Thursday, December 20, 2012

Test Your Knowledge of North American Owls

Great Horned Owl at Garr Ranch
Antelope Island State Park Davis County, UT
(Photo by Jeff Cooper)
Owls are mysterious birds because many people know they exist yet few people have seen or understand much about them. Most people I know are familiar with large owls such as Great Horned and Barn Owl, but they have no idea that a number of small owls exist around them.
Barn Owl on Provo Airport Dike Provo, UT
(Photo by Jeff Cooper)
I will pose some questions as a fun little test of your knowledge of North American Owls in this post, but let me start with a recent experience I had with owls and a non-birder who shares property with a pair of owls. I participated in one of the annual Audubon Christmas Bird Counts last Saturday (12/15/12) by counting bird species in a small area of the Provo Christmas Bird Count. I started before sunrise to include nocturnal birding in my census. I wanted to see if I could locate a Great Horned Owl, Western Screech Owl, and Barn Owl. Despite snowfall, I was able to locate a Great Horned Owl hunting from a tree-top perch within five minutes of starting my census. I saw the silhouette of the tell-tale signs of the Great Horned Owl, two ear tufts and a bulky body. An hour and a half later as the sun began to rise I was still trying to find a Screech Owl and a Barn Owl. Once the sun came up I knew I was not likely to find a Screech Owl because they are strictly nocturnal and very secretive. However, I knew of some abandoned silos and farm buildings in my count area so I knocked on a few doors to obtain permission from property owners to check their buildings. I spoke with one lady and let her know I was doing a bird census for the Audubon Society and that I suspected she may have Barn Owls based on the abandoned buildings and silos near agricultural fields (preferred habitat and hunting areas for Barn Owls). She said, "I don't know if we have Barn Owls, but we have heard some Screech Owls." I suspected that what she was really hearing was the territorial scream (or screech) of Barn Owls. A few minutes into my search of the buildings I found what I was hoping for, an abundance of wash (white excrement) often found beneath an owl roost. I peeked up the shoot of the silo and saw a pair of Barn Owls. Both turned to look down at me and I was able to see the tawny color of the female's face next to her mate's much whiter face. I love following the clues that lead to such discoveries.

Now to the test. Here are a few questions to check your knowledge of North American Owls. I'll present the answers as I have them from one of my favorite books on owls, Owls of the United States and Canada by Wayne Lynch, at the end of the post (after the images).

1. How many species of owl are recognized in North America?
2. Which four species have dark, rather than yellow, eyes?
3. How many species of Screech Owl can be found in North America?
4. Which is the heaviest owl in North America?
5. Which species has the longest tail relative to its body size and hunts mainly during the day?
6. Which North American species is the smallest owl in the world?
7. Name the species for some of our smaller owls presented below.

This owl was photographed in the mountains of Utah during the summer. It is just under 7 inches tall.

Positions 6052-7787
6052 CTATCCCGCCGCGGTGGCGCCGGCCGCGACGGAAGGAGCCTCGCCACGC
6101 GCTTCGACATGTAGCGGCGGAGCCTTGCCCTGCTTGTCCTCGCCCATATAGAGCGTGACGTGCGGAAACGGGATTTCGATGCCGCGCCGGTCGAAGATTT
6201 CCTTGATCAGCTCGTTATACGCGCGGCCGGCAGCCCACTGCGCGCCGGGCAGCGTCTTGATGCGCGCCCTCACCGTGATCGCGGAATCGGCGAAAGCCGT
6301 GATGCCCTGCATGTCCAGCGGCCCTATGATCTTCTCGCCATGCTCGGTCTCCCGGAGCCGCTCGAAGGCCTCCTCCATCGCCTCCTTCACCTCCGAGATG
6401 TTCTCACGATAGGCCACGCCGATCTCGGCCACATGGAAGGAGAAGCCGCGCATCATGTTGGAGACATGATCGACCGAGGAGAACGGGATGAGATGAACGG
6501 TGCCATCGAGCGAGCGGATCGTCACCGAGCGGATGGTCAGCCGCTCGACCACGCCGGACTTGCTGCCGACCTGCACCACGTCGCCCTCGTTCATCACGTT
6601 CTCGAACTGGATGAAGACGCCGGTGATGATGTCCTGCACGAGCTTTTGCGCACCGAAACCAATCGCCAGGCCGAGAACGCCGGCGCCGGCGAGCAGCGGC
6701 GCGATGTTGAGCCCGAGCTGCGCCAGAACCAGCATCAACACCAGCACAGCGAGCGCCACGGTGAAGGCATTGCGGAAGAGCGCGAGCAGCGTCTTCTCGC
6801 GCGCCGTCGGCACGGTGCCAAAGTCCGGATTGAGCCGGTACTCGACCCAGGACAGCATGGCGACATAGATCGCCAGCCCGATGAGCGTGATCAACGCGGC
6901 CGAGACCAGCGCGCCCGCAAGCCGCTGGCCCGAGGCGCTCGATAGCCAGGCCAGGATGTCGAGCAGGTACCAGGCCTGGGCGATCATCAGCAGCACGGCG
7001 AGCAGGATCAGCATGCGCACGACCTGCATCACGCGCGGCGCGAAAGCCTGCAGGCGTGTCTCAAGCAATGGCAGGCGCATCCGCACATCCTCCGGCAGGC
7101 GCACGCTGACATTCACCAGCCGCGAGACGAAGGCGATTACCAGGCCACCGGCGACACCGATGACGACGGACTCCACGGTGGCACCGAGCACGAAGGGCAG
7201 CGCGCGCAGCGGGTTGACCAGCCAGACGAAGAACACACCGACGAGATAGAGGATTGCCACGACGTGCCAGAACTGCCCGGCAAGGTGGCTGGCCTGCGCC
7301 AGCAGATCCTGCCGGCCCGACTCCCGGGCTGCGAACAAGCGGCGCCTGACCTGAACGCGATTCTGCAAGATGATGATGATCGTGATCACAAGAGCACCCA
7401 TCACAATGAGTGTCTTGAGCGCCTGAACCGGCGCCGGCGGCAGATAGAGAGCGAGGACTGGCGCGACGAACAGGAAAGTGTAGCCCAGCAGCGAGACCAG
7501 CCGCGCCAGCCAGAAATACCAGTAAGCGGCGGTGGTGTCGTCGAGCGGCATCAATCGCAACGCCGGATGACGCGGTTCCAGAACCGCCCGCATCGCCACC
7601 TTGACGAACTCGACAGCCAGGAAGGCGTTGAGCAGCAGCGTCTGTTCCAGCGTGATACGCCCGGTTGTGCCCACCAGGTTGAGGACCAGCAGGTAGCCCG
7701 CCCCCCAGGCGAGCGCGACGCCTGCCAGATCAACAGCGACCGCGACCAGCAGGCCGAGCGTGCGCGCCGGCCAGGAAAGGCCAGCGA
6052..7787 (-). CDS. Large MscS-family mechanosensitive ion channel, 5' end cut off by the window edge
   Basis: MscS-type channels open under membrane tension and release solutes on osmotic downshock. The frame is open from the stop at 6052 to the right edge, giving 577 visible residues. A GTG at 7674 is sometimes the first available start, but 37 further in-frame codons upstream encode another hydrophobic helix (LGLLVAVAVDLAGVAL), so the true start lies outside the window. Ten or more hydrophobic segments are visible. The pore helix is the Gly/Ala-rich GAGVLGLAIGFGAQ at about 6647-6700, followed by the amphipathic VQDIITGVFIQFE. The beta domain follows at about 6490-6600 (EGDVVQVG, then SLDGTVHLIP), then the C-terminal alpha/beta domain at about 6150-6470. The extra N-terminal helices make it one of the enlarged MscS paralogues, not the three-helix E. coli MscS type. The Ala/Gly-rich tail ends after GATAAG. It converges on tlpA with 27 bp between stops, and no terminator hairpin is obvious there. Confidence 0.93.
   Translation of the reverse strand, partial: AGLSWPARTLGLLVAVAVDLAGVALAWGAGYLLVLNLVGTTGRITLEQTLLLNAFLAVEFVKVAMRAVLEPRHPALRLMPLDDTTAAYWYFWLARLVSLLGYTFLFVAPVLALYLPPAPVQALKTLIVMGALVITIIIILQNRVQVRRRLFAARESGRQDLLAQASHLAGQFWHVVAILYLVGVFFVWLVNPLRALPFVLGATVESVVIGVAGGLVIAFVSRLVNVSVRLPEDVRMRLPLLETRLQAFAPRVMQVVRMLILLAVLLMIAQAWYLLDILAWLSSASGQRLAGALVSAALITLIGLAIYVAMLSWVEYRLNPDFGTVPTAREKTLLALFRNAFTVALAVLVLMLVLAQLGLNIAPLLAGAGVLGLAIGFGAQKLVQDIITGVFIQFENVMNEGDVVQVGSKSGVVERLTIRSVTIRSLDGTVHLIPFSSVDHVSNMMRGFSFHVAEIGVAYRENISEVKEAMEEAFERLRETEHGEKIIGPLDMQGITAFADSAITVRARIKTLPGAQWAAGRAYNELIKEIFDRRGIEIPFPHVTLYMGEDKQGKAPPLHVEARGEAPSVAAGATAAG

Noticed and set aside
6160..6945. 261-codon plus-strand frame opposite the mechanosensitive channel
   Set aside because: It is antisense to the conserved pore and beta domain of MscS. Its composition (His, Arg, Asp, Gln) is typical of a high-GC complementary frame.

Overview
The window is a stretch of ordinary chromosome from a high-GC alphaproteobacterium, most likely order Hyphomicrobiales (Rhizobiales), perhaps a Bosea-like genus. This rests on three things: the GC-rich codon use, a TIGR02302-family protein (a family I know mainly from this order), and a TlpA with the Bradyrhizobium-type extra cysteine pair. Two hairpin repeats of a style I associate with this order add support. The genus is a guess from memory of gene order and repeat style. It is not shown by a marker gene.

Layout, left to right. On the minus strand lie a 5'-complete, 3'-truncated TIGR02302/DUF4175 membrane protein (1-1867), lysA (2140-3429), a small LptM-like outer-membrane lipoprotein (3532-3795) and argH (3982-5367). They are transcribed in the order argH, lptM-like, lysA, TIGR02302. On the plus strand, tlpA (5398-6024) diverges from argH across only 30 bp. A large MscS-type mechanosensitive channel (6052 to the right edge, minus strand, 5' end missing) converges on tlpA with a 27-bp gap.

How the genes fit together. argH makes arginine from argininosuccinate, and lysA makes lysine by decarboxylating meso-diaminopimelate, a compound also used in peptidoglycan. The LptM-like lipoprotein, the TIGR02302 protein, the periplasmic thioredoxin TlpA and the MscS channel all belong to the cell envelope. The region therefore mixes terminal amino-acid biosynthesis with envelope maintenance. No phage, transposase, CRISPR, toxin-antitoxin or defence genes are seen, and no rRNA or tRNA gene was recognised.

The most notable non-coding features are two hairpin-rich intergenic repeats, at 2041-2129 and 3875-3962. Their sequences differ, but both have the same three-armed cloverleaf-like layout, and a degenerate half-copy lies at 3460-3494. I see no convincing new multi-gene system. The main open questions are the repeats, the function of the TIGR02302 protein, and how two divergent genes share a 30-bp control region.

This owl often perches conspicuously and hunts during the day. It was photographed in Provo Canyon in Utah. It is just under 7 inches tall.

This owl was photographed in the mountains of northern Utah in the early summer months. It is about 8 inches tall.

This owl was photographed in the desert just outside of Mesa, AZ at the end of April. It is just under 6 inches tall.

This owl was photographed in Pleasant Grove, UT. It is about 8.5 inches tall.

1. 19 Species
2. Barn Owl, Barred Owl, Spotted Owl, Flammulated Owl
3. Western, Eastern, and Whiskered Screech Owls
4. Snowy Owl (the females in particular)
5. Northern Hawk Owl
6. Elf Owl
7. Images from top Flammulated Owl, Northern Pygmy Owl, immature Northern Saw-whet Owl, Elf Owl, Western Screech Owl


  1. Ooooh you've got me howlin' about Owlin' Jeff, great post!

    I was doing pretty well, but then I crashed on IDing the Northern Pygmy Owl, a species with which I am unfortunately very unfamiliar.

    I'm heading up to Pennsylvania is a couple weeks, hoping form Short-eared, Long-eared, Barn, or even Barred up there. The Elf Owls in Phoenix are great (also, rare) and I love the Burrowers, but elsewise it's kind limited unless you can make it down to Tucson for some more variety. Unfortunately the only Barn Owl I've found in Phoenix has been a dead one.

    1. Thanks for playing along, Laurence. I always enjoy your whit. I wish you "owl" luck in PA. We'll have to go after some Elf Owls next time I'm in Mesa during their breeding season.

  2. Hello Jeff,

    This is great, thank you. I did OK in the ID, but got a D on questions from 1 to 6. Thanks for making this kind of exercises, which such great pics.

    Merry Christmas.


    1. You are a great sport, Carolina! Thanks for trying to test. I wish you a wonderful holiday season!

  3. Thanks Jeff. With the help of a birding guide I did alright. You have great pictures as examples.

    Happy Holidays and Happy Birding.

    Rachel LeBlanc

    1. I'm glad you checked out the owl post, Rachel. Thank you. I hope you get some good holiday birds while you enjoy the holiday season.

  4. Always enjoy your pictures Jeff. Let me know when you want to come owling in Tooele County. =)

    1. Thanks, Oliver. I hope your Christmas Bird Count went well. I would have enjoyed having you along on my count. I definitely want to bird Tooele County with you.